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Salt Unbalances the Immune System

Too much salt in food can push the immune system out of balance, according to a new study published in the Journal of Clinical Investigation.

A team of researchers led by Dr Katrina Binger of the Baker IDI Heart and Diabetes Institute observed a link between excess salt consumption by rodents and delayed healing of their wounds due to reduced immune cell activity.

Binger’s group found that too much salt in food weakens type 2 macrophages, which are the first responders to infection and play a critical role in repairing wounds and combating excessive levels of inflammation. Wound healing was delayed in rodents fed a high-salt diet, in part because of the salt-related weakening of these particular scavenger cells.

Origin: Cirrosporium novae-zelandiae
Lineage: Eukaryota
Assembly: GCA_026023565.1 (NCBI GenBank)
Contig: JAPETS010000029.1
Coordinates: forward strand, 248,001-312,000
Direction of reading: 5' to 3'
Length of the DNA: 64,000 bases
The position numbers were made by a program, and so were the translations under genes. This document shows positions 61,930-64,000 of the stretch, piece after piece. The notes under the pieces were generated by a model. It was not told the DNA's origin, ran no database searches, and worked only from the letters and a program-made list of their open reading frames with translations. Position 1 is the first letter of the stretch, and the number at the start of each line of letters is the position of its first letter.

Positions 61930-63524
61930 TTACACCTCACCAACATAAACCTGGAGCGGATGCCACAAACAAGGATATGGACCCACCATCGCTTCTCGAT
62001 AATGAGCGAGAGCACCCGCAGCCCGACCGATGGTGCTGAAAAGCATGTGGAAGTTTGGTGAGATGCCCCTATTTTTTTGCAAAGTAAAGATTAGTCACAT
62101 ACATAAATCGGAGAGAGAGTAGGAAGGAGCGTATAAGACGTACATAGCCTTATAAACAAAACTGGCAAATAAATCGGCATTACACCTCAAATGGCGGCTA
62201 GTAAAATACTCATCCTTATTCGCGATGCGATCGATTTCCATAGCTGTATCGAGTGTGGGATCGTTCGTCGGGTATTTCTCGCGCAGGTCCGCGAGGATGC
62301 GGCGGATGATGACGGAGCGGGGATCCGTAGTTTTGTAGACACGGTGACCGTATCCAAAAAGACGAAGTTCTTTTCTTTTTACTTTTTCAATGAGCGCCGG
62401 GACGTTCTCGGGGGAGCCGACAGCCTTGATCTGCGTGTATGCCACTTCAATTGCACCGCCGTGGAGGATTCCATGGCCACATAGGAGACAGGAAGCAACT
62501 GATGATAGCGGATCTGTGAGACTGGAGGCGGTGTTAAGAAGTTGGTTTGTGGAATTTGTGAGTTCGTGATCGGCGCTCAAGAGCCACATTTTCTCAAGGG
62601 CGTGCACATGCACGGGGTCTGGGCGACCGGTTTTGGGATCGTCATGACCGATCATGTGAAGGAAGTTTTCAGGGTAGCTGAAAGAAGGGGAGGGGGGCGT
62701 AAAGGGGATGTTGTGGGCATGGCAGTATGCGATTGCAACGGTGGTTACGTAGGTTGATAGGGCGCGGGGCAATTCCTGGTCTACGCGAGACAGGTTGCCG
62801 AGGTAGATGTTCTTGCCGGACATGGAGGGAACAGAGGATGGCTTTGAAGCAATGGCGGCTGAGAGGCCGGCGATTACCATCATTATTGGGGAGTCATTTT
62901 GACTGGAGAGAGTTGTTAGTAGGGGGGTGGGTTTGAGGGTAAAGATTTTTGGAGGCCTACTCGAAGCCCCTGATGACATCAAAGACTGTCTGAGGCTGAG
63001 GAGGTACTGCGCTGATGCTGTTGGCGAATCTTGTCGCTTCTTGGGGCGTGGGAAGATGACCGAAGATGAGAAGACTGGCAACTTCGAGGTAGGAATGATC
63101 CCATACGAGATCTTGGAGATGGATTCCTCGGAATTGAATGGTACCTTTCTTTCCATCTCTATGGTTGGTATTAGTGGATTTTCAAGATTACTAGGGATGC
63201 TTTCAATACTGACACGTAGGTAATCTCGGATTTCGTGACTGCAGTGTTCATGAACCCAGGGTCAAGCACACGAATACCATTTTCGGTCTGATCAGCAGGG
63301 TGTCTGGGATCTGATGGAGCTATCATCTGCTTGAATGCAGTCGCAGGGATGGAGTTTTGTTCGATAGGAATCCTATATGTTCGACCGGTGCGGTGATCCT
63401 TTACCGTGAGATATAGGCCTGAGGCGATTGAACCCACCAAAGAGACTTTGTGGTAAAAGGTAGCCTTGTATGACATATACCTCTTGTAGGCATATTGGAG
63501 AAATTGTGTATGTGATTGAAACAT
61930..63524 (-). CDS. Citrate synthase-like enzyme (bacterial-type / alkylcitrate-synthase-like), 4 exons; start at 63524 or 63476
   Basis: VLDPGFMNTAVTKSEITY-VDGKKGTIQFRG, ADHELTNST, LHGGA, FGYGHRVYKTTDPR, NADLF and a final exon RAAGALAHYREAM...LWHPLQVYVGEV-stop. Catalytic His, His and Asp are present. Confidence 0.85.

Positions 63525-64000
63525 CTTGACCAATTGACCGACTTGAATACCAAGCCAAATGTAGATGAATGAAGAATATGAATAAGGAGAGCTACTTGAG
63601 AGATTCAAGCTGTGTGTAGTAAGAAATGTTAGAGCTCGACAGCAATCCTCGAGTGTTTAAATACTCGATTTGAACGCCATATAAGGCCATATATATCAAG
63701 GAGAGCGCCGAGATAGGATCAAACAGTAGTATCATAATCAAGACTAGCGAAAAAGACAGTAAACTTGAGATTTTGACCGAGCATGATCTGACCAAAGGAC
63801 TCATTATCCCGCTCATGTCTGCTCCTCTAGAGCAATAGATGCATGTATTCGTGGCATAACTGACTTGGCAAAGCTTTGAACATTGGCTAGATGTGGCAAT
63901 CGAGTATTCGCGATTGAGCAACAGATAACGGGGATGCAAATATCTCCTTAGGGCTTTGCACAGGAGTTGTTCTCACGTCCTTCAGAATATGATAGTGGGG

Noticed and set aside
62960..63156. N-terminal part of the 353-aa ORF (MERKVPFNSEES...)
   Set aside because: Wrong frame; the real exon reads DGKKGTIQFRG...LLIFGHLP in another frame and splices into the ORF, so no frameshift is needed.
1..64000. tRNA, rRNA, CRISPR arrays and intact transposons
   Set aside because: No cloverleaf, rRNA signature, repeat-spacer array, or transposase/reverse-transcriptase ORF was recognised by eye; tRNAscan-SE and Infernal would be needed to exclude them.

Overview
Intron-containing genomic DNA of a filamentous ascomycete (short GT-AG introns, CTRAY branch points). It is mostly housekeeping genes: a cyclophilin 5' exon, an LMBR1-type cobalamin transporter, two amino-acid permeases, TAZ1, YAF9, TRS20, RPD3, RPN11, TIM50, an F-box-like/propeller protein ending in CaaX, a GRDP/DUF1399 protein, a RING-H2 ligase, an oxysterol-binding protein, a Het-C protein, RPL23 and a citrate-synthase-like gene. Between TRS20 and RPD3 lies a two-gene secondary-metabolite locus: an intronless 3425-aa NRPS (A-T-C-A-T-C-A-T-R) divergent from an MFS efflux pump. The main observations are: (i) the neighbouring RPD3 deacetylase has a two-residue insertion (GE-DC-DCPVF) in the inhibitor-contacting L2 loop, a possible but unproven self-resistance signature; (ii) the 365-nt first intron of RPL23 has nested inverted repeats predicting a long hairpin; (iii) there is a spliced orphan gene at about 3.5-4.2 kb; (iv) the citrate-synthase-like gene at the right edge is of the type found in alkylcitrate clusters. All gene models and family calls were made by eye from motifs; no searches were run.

At the same time, previous studies by Binger’s team have shown that cells that cause inflammation responded positively to a higher salt intake. The overall result of these seemingly contradictory studies is that salt pushes the immune system out of balance by boosting inflammatory cells while inhibiting cells that stop inflammation, such as type 2 macrophages.

“The clinical implications of this research are that eating too much salt doesn’t just elevate blood pressure – it compromises the balance of the immune system to directly cause chronic diseases,” Binger said. “Dietary salt restriction is a neglected therapeutic option, which could now be looked at for a number of different diseases, such as type 2 diabetes, rheumatoid arthritis and multiple sclerosis.”